The slide halted currency-exchange businesses' dollar-based transactions and shuttered many shops across the country, where many retailers pay hard currency for goods abroad.
In a statement, the bank said it would ease its support for the tenge, which has fallen sharply in the past 24 hours, and limit its interventions in the domestic currency market.
It added that the gradual decrease of the U.S. Federal Reserve's stimulus program had led to a capital outflow from emerging economies to developed ones, putting pressure on emerging-market currencies.
The rate was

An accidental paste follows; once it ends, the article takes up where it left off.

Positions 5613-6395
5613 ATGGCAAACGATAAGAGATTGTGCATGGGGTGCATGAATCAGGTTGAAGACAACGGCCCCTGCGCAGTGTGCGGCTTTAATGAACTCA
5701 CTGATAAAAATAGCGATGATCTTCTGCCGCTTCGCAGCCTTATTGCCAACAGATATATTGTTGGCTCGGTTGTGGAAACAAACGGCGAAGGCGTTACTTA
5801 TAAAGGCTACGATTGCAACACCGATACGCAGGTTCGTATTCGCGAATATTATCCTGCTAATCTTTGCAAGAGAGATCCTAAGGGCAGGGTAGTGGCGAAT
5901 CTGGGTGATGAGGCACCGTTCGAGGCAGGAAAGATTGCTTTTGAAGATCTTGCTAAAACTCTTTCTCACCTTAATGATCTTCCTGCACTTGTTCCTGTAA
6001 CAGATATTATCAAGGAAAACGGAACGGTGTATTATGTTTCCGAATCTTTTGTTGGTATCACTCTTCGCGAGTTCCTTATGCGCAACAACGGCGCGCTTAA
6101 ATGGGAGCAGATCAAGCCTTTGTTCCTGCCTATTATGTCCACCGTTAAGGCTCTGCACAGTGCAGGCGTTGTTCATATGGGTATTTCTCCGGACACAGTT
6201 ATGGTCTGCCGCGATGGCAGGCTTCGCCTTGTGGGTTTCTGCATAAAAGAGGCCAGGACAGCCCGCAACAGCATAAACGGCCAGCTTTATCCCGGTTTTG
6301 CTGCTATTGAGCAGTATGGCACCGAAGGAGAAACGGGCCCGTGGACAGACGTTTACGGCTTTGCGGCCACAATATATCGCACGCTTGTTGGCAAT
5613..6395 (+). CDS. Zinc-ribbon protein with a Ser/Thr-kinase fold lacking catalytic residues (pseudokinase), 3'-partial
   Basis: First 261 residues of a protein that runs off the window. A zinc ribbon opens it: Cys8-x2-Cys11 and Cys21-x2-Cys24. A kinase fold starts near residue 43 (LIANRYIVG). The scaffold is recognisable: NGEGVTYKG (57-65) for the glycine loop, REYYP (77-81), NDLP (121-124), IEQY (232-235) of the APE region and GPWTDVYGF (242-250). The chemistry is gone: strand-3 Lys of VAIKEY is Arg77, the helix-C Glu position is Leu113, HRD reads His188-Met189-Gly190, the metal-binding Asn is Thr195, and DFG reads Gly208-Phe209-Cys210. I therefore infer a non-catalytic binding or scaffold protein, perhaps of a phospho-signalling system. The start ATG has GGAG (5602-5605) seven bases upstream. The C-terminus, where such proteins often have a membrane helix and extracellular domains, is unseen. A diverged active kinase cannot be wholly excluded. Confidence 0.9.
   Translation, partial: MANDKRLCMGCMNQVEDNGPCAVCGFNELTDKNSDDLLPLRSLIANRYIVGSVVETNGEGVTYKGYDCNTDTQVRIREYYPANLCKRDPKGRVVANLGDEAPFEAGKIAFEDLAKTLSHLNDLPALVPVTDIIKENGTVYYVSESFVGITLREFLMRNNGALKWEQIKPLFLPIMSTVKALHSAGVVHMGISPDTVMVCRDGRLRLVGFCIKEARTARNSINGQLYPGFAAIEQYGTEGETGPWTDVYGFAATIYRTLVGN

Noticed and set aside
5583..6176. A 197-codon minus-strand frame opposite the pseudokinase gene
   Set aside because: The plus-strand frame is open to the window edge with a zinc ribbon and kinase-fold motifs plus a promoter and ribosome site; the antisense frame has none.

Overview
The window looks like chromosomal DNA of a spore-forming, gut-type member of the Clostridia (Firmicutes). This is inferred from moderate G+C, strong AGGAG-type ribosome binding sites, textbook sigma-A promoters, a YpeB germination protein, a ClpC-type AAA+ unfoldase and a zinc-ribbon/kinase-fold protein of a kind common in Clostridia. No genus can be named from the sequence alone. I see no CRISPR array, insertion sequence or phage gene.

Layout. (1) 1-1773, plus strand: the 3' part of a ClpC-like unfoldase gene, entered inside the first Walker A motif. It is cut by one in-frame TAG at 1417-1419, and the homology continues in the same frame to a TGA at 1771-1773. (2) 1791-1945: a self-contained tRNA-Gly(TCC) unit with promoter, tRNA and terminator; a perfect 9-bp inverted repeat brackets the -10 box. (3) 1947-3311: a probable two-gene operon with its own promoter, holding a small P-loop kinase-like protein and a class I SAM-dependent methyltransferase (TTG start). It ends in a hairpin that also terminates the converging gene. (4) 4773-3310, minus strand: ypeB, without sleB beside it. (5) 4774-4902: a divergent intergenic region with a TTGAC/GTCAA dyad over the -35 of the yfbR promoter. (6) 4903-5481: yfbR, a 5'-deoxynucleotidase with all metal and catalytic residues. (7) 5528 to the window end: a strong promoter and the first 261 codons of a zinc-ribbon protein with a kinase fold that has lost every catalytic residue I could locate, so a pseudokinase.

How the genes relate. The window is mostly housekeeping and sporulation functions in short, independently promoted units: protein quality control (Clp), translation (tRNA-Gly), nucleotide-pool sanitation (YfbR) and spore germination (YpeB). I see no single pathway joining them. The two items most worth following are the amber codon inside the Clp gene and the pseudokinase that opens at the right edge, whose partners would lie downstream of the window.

The chairman of the
Kelimbetov also said the devaluation was necessary for the country's industrial facilities to maintain their operations, adding that everything will be done to keep the annual inflation rate at the 6-8 percent level.
In one of his recent public statements, Kelimbetov had called on citizens to keep their savings in tenges.
In addition to many other retail closures, leading car dealers in
In the capital of the
The situation has sparked fierce reactions on the Internet and social media sites. Many say it is unlikely that their salaries will be recalculated by taking the new rate into account, while prices in stores and marketplaces will no doubt rise dramatically, since
Some labor migrants from
The last abrupt devaluation of the tenge was in 2009, when
Based on reporting by KazTAG, Kazinform, Reuters,
Copyright (c) 2011. RFE/RL, Inc. Reprinted with the permission of Radio Free Europe/Radio Liberty,
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